Departing Thoughts from a Camper, Counselor, Ad Staff, and Office Staff Member

The Minikani Magic can’t accurately be shown on Facebook or Instagram or in a blog post. It may be glimpsed at in a wonderful video by Chole Proebsting or Oliver Weirdsma, but to truly understand what the hype is all about, you’ve got to be surrounded by dancing little and big kids on the Tennis Courts during Carnival. You have to receive your blue rag from the coolest counselor ever, then tie one yourself years later. You have to sleep on the quiet, cold ground in Pine Forest, then warm up from the hot sun and blasting music on the Craft Porch. You have to cry when one of your campers gets sent home, then cry again when one becomes a counselor. You have to recognize the generations of traditions, knowledge, and skills that have been passed down, and if you’re lucky, play your own part in the process.

I often describe my job responsibilities as telling the story of Minikani, but I never felt like I truly succeeded. I did my best to showcase the wonderful and crazy unit days and the magic in the air during the final closing campfire of the summer, but I never showed the other side of camp. Some of the times I felt the Minikani Magic the most was when things were difficult. I saw it when kids messed up and were mean to each other, or scared on the high ropes course, or homesick after being away for the first time. But then, these mystical counselors show up and somehow make it all better. They may not solve everything perfectly, but they bring the bullied kid aside and put an understanding hand on their shoulder and tell them that it’s going to be okay. Then, they bring the bully aside and put an understanding hand on their shoulder and tell them that it’s going to be okay. And those kids see that, despite the difficulty of growing up, despite the mistakes that they’ll inevitably make, there’s always going to be a super cool and understanding counselor in their corner rooting for them and helping them figure it out.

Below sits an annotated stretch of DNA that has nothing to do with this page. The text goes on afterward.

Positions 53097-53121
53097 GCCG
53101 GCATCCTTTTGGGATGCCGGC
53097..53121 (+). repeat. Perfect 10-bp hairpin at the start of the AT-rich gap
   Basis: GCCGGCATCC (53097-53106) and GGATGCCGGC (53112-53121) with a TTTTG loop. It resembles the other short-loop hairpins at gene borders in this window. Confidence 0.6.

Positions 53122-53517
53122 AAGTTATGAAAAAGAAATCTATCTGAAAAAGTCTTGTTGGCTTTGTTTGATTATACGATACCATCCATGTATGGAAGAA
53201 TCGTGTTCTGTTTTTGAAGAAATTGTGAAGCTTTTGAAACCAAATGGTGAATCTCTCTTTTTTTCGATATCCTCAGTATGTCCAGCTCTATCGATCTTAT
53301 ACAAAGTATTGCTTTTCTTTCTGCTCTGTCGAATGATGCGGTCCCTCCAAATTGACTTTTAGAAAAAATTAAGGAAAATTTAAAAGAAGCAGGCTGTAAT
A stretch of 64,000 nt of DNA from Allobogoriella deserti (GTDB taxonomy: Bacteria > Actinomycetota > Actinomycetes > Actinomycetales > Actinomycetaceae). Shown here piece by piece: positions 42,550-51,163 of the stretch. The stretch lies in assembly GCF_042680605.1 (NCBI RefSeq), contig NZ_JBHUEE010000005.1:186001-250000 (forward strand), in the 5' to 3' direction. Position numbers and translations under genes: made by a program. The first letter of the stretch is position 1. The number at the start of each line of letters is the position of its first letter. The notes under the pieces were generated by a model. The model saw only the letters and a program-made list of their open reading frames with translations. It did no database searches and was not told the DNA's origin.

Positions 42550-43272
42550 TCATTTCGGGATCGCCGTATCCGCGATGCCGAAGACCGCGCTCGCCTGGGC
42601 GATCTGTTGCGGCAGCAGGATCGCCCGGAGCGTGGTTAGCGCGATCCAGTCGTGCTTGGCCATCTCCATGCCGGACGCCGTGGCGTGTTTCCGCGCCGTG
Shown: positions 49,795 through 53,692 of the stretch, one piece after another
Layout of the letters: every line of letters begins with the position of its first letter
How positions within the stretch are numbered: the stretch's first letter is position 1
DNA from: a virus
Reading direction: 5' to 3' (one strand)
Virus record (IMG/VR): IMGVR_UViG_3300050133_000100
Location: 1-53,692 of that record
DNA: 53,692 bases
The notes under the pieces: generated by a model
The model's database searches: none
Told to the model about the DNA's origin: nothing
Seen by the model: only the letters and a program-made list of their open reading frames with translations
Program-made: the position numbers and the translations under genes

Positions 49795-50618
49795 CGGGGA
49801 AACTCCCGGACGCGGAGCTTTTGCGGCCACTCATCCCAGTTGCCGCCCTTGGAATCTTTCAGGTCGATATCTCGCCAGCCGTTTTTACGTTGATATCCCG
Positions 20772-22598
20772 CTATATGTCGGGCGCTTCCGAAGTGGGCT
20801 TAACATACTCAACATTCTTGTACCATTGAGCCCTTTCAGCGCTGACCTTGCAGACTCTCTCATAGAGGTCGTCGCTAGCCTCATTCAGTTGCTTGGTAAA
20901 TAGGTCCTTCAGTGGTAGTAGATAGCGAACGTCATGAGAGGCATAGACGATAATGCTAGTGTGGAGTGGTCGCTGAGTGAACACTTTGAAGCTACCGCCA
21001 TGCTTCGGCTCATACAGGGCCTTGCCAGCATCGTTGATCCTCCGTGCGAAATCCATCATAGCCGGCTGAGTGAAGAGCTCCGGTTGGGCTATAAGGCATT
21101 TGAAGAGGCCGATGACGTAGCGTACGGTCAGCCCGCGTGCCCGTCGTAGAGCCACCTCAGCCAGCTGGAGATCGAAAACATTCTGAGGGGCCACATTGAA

The magic continues when you become an LT and counselor, and go from receiving that unconditional love and support, to now giving it, which is equally important and impactful. After idolizing these larger-than-life counselors, suddenly you are one. After always being encouraged to be authentically yourself, suddenly you have the space and support to plan whatever you want to do. You are given the responsibility to guide a group of kids every week, and they look up to you like you’re some guru with all the answers. Their love and admiration might not be unconditional, and you’ll have days that don’t go as well as you’d hoped, but because of that, the good days are that much sweeter. You start to truly believe in yourself and understand that you can push your dreams and plans to be bigger and better.

The Minikani Experience isn’t something that you can really tell anyone about. You can’t fully explain how it felt as a camper to get a big hug from a counselor you had a little crush on, and to hear her say, “See you next summer!” It’s impossible to describe how honored you felt now as a counselor when you got a big hug from a camper and they ask, “Will I see you next summer?” After 14 years, I finally had to admit that they would not see me next summer, but even though I may not give or receive those hugs anymore, I know that my campers will, and then their campers will. Then, the cycle of love and support will continue until one day, new little Hushek’s will step into their first cabin and look up and see this larger-than-life counselor who will become their best friend.

Signing off but forever in the Spirit,
Alex Hushek

Creebie Jeebie/Crushek/The Weird Wild Wizard of the West/Alex from the Office/Director of Member Engagement

Alex Hushek


30 Apr, 2024

Counseling,  Getting Ready for Camp,  Minikani Magic


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